Botanists have debated the taxonomic status of Viola viarum. Some have concluded that it is closely related to the Missouri violet (V. missouriensis). Some botanists contend that it should not be considered a full species and treat it as a hairless form of cleft violet (V. palmata). Some consider it a hybrid descendant of prairie/larkspur violet (V. pedatifida) plus some other species of stemless blue violet, such as Missouri violet or blue prairie violet (V. nephrophylla). Further research should help sort out its status.

The species name, viarum, means “road” or “pathway,” so the common name “wayside violet” is basically a translation of the scientific name. Considering it was first collected along railroads — and it occurs along roadways, streams, and rivers, all pathways of a sort — it’s an appropriate name. The name “plains” violet seems less appropriate, except perhaps in a broad, regional sense.

Violets are a favorite sign of springtime in Missouri. They are enjoyed by native wildflower gardeners as blooming groundcovers or naturalized in woodland plantings or in rock gardens. Though rather small, they are gratifying to grow, since they are valuable to wildlife ranging from butterflies to the variety of birds and mammals that browse their leaves and fruit capsules. Some species are easier to cultivate than others. Get starts of these plants from reputable wildflower nurseries.

The attractive flowers of the stemless blue-flowered violets are used to make a beautiful jelly. They can also be candied for unique confections and garnishes, and they can be eaten in salads (though the flavor is bland). The leaves also hold significant amounts of vitamin C and are edible as a nutritious potherb in spring. The young foliage of most stemless blue violets can be eaten raw or cooked, with a mucilaginous texture similar to that of okra. Throw some in with your other salad greens.

Violets have historical uses globally as medicinal plants, and modern researchers are investigating a wide array of potential pharmaceutical properties.

Seeing an unusual form of a plant for the first time is a genuine thrill. Many species of Missouri violets are more common and may be quite familiar. But if you’re in the right place at the right time, seeing your first wayside violet can really make your day.

Violets are the food plants for the caterpillars of several kinds of moths and butterflies, including the giant leopard moth, the regal fritillary, plus most other fritillary species, which are all colorful, medium-sized to large butterflies.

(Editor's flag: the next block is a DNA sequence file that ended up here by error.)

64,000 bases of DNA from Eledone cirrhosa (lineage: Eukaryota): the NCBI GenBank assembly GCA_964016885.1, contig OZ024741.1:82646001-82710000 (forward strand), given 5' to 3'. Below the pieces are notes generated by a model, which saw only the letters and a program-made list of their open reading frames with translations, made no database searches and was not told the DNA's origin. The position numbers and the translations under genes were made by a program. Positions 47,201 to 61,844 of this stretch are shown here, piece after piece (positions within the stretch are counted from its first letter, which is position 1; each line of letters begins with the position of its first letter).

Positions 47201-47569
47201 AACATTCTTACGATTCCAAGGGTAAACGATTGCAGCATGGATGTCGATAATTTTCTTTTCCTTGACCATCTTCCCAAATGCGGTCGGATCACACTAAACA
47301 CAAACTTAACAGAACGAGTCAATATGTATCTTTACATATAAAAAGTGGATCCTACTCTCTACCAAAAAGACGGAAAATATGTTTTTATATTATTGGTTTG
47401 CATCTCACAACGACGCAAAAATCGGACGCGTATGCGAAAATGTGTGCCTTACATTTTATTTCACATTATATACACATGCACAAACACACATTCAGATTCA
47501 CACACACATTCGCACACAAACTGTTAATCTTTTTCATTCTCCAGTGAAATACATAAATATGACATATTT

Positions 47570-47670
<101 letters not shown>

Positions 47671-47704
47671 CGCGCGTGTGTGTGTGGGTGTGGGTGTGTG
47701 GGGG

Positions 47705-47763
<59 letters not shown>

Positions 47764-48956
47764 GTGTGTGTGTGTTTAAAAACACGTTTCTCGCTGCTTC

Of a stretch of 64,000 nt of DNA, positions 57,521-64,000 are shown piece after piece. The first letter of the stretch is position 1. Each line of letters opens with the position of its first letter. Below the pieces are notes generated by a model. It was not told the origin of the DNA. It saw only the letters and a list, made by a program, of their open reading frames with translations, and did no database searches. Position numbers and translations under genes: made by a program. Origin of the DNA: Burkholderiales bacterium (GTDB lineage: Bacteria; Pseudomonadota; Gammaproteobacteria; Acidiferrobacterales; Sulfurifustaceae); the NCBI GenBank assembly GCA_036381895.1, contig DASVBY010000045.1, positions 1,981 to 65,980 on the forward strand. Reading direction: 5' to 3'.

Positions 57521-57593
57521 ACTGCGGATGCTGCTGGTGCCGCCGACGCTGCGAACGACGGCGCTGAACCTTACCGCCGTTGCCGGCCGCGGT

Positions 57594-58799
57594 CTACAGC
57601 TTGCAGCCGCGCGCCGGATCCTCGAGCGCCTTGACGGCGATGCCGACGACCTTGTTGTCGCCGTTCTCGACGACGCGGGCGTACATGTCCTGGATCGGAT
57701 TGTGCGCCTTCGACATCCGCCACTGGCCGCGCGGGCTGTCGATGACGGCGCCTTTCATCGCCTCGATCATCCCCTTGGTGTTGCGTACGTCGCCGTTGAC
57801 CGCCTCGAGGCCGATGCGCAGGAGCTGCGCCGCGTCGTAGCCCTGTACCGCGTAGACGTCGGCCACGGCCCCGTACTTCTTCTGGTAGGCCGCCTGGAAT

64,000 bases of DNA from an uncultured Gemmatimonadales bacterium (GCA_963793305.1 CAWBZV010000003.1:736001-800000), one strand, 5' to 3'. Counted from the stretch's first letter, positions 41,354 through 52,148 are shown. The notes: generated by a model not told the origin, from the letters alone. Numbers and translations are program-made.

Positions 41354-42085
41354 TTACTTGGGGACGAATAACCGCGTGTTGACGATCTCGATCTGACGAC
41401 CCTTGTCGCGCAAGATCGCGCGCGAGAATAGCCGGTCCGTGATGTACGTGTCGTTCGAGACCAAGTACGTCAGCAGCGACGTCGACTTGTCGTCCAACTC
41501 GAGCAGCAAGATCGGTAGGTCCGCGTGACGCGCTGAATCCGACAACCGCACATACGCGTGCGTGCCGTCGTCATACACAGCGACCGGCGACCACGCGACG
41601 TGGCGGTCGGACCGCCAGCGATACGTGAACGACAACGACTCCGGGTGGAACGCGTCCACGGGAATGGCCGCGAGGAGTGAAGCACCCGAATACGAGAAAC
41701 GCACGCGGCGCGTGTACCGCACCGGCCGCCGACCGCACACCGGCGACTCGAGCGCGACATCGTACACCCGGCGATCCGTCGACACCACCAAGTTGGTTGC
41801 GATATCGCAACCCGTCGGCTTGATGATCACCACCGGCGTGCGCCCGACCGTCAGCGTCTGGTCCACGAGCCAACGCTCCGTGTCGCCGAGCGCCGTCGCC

Pollination is carried out by various flies, bees, butterflies, and more.

Like many other perennial herbaceous wildflowers, Missouri’s violets help hold the soil, preventing erosion, and provide forage for many herbivorous animals. Many songbirds, rodents, and other animals eat the seeds.

The nonopening, cleistogamous flowers, which typically begin to form later in the spring and summer, are a strategy that helps these rather small wildflowers to reproduce even when larger plants start to cover them, making them more difficult for pollinators to find.

Plains/wayside violets have interesting leaves, don’t they! Botanists describe plants that produce different types of leaves as heterophyllous (het-er-oh-fill-us). Heterophylly can be triggered by different growing conditions or by seasonal changes programmed into the plant’s life cycle. The different leaf shapes typically maximize their efficiency as the environment or season changes. Here are some examples:

  • In several aquatic plants, such as water plantains (Alisma spp.) and burheads (Echinodorus spp.), the plants begin with ribbon-shaped underwater leaves, then later develop emergent leaves with well-defined leaf stalks and oval or paddle-shaped blades.
  • Sweet gum trees produce differently shaped leaves, too. Early spring leaves, which develop from buds that overwintered, are rather small and have very shallow lobes. As the season progresses, the tree produces new leaves that grow to larger sizes and have longer lobes. In late season, the leaves are small again but have the deepest lobes of all.
  • Coriander (cilantro) produces differently shaped leaves as the plant matures. Early leaves, lower on the plant, have broad lobes, while later leaves that develop higher on the plant, as the plant begins to bloom, are finely dissected and feathery.
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A very simple way of thinking about the green world is to divide the vascular plants into two groups: woody and nonwoody (or herbaceous). But this is an artificial division; many plant families include some species that are woody and some that are not. The diversity of nonwoody vascular plants is staggering! Think of all the ferns, grasses, sedges, lilies, peas, sunflowers, nightshades, milkweeds, mustards, mints, and mallows — weeds and wildflowers — and many more!